- Monday 25 - Wednesday 27 September, 2017
Wiston House, Steyning
+44 (0) 1903 815 020
For more information see Your stay at Wilton Park
- The cost of participation is £1460. This covers UK travel to and from Wilton Park, 2 nights' accommodation, all meals during the meeting and attendance at all sessions.
“There is nothing new in the story. It is as old as the Sibylline Books. It falls into that long, dismal catalogue of the fruitlessness of experience and the confirmed unteachability of mankind. Want of foresight, unwillingness to act when action would be simple and effective, lack of clear thinking, confusion of counsel until the emergency comes, until self-preservation strikes its jarring gong – these are the features which constitute the endless repetition of history.”
Winston Churchill, 2 May 1935
This was not a conference about pooling and sharing. For twenty years Europeans have launched initiative after initiative designed to improve the mass and manoeuvre of Europe’s armed forces. Almost all have failed, and the security and defence of Europe is now at risk. What will it take for Europe to become defence serious? This two day, high level event asked hard questions about, and consider radical futures, for European armed forces in the twenty first century. The specific question the conference addressed was:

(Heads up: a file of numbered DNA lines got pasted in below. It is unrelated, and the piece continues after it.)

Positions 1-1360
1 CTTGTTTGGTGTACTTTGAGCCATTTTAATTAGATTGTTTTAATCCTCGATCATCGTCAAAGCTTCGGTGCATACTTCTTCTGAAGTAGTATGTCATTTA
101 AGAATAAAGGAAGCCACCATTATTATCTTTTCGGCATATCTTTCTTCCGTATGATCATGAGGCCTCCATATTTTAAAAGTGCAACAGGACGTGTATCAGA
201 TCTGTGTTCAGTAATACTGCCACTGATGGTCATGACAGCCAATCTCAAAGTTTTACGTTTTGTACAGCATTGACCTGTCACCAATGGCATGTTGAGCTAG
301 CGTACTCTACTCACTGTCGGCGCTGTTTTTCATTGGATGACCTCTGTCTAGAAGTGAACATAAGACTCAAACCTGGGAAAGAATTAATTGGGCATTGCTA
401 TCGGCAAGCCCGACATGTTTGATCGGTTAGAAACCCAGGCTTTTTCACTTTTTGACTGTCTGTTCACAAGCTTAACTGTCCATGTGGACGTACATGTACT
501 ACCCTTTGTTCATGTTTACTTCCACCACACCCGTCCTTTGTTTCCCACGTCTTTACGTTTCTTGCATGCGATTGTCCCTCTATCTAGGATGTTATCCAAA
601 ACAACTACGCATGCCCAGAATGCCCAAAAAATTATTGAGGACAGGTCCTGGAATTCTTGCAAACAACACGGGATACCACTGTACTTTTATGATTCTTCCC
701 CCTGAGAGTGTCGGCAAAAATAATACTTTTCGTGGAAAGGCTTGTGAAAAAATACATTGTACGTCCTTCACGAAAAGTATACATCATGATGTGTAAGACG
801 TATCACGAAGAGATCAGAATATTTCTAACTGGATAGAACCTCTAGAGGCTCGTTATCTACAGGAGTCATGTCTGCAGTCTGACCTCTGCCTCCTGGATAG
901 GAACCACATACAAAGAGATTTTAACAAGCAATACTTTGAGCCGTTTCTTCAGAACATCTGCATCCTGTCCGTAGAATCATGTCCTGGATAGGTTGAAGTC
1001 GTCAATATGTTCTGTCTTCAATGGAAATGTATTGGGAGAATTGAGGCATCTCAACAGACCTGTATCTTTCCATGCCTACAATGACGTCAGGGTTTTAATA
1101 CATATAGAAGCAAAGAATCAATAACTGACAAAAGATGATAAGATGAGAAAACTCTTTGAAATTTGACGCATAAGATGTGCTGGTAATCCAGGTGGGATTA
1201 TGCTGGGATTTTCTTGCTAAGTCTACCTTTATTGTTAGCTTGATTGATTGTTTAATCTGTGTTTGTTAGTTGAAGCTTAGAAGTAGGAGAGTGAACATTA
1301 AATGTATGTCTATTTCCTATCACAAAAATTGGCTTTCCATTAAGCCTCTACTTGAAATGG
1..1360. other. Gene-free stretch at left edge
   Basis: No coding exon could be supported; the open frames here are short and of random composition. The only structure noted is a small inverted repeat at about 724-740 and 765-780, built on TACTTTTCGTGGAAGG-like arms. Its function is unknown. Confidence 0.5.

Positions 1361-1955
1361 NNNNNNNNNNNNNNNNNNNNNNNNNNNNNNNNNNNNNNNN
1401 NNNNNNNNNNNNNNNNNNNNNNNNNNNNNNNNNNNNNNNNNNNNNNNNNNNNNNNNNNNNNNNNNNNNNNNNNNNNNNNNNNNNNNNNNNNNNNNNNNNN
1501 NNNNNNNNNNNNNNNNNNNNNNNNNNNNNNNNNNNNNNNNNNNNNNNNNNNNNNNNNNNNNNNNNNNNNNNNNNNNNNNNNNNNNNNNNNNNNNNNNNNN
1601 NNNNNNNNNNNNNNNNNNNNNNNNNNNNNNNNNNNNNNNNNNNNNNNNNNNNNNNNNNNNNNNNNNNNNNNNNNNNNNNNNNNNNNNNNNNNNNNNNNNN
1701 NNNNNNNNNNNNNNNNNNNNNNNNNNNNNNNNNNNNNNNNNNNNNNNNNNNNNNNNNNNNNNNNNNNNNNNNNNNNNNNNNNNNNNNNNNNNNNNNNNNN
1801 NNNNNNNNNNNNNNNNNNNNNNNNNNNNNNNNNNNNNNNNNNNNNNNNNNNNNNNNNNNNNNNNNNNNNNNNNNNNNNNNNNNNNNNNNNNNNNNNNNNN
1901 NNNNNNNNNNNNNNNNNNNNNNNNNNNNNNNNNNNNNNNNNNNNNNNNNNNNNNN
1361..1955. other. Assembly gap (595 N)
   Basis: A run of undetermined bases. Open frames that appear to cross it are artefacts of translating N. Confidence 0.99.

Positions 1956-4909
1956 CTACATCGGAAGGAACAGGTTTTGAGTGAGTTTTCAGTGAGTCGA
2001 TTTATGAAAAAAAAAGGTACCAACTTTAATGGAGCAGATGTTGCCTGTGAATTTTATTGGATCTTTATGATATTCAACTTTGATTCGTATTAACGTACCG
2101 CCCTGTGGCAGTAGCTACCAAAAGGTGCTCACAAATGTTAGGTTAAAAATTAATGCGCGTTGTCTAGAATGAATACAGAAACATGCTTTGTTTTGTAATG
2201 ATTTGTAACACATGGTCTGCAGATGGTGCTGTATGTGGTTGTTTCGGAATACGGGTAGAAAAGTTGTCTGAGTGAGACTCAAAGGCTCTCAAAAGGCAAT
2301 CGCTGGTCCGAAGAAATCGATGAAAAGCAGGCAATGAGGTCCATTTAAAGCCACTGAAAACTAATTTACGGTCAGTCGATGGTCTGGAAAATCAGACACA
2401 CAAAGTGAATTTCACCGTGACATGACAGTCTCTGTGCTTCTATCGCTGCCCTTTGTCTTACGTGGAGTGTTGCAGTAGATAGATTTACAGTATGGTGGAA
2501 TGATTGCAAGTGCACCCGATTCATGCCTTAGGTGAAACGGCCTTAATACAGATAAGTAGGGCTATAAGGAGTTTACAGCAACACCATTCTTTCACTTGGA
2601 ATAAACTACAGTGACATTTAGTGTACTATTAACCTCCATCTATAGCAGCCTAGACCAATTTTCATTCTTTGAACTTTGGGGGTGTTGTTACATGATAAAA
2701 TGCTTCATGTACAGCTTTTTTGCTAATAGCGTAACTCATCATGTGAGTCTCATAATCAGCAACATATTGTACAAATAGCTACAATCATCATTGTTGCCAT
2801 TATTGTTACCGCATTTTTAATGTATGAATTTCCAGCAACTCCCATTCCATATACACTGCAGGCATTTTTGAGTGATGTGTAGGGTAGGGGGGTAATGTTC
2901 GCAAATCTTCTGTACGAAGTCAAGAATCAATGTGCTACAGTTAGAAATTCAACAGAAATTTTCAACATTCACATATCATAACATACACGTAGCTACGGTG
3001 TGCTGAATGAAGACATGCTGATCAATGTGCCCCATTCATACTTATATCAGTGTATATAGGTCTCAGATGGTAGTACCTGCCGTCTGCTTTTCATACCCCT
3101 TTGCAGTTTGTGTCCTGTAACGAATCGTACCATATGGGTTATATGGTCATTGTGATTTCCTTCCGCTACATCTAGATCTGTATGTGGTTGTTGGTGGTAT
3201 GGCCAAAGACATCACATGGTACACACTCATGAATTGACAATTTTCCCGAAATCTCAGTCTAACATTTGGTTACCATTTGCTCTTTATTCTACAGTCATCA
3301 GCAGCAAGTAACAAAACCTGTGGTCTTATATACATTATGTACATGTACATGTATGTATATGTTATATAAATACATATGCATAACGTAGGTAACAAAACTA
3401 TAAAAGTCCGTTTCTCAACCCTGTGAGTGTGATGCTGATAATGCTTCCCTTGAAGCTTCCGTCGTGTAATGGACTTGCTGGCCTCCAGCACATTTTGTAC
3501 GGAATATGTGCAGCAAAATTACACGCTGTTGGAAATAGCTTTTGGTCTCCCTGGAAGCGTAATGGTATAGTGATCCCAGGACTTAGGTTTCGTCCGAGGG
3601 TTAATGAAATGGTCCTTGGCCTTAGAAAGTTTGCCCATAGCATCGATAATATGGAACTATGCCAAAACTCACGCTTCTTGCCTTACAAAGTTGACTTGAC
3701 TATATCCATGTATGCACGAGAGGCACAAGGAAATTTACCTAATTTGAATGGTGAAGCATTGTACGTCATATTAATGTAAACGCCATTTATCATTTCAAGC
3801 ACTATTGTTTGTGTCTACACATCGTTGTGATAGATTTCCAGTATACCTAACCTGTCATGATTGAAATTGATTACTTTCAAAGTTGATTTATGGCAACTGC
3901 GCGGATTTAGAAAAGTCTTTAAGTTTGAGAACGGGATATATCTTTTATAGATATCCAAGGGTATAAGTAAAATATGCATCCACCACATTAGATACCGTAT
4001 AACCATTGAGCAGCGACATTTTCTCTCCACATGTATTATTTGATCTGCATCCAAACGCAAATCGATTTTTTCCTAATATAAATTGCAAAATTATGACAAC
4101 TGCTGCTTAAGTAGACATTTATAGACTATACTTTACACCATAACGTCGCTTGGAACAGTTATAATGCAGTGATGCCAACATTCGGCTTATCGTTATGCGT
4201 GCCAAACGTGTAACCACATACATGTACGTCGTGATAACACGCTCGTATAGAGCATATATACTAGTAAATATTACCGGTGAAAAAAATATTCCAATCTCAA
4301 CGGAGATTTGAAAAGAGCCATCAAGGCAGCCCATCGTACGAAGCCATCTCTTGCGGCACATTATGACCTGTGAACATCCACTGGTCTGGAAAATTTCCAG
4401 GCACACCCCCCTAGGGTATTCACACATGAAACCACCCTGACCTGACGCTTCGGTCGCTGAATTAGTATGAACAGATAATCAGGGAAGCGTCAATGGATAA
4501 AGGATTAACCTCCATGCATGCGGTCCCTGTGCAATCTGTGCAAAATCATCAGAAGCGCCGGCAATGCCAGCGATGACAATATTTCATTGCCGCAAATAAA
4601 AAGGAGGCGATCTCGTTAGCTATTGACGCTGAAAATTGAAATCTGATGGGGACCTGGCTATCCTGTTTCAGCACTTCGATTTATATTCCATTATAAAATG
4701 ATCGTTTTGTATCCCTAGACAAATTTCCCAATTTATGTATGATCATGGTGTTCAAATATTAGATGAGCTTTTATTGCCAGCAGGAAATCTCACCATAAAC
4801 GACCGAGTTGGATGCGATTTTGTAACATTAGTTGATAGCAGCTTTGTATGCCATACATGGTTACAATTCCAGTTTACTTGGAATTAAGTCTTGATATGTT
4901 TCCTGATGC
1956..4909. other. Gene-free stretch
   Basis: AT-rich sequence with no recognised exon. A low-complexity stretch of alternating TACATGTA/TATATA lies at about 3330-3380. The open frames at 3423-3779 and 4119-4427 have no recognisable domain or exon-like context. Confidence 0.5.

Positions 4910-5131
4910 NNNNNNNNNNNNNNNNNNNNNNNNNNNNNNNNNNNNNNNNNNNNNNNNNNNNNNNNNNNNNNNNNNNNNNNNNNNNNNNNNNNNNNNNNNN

Given the worst case, what armed forces will European countries need to have by 2030 and how to get them?
After all, Europe’s world is changing and not for the better. Russia’s annexation of parts of Ukraine to the East. The rise of IS/Daesh to Europe’s south. American military overstretch and growing frustration with the lack of European burden-sharing. The shift in the balance of military power from the liberal West to illiberal powers the world over. All point to fundamental strategic change and the role and value of military power in the twenty first century world order. Is a major war again possible in Europe? What role would European armed forces play in a major war in Asia-Pacific? What if the US is too over-stretched to guarantee Europe’s defence?
Such change also raises fundamental questions about the future of European militaries.
- What level of military force do Europeans need? What type of forces?
- How can Europeans afford and procure such forces?
- What balance to strike between a collective and common effort?
- What role will technology and skills play in the European future force?
We asked a number of participants “What is the single most important initiative European militaries could pursue to enhance operational effectiveness, and why?”. Here’s what they had to say.
Robert Grant: Programme Director
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